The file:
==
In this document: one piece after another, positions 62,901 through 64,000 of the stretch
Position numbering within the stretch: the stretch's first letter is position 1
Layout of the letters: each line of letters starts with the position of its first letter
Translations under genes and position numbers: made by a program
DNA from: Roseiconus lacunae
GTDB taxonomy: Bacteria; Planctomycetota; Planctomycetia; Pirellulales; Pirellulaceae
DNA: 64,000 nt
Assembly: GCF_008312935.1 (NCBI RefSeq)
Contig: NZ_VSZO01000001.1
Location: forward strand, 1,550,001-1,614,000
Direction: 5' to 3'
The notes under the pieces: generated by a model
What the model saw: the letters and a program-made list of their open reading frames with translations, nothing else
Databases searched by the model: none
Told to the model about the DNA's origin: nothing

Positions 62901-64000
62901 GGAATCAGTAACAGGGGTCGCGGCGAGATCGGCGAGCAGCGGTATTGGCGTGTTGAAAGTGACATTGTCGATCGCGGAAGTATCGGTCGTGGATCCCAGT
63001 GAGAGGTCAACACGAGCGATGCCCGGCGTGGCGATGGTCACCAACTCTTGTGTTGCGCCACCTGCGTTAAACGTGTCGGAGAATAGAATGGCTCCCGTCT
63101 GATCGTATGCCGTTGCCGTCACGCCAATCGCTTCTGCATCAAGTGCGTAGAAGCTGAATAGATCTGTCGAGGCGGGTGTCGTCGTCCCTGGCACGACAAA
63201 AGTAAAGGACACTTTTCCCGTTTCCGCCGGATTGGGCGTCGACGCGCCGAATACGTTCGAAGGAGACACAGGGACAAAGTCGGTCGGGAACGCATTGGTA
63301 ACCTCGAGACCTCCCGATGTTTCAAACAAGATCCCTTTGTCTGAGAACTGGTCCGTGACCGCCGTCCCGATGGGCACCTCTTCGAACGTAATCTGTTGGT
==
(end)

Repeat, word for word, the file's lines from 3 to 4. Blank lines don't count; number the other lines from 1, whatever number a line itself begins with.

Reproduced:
Layout of the letters: each line of letters starts with the position of its first letter
Translations under genes and position numbers: made by a program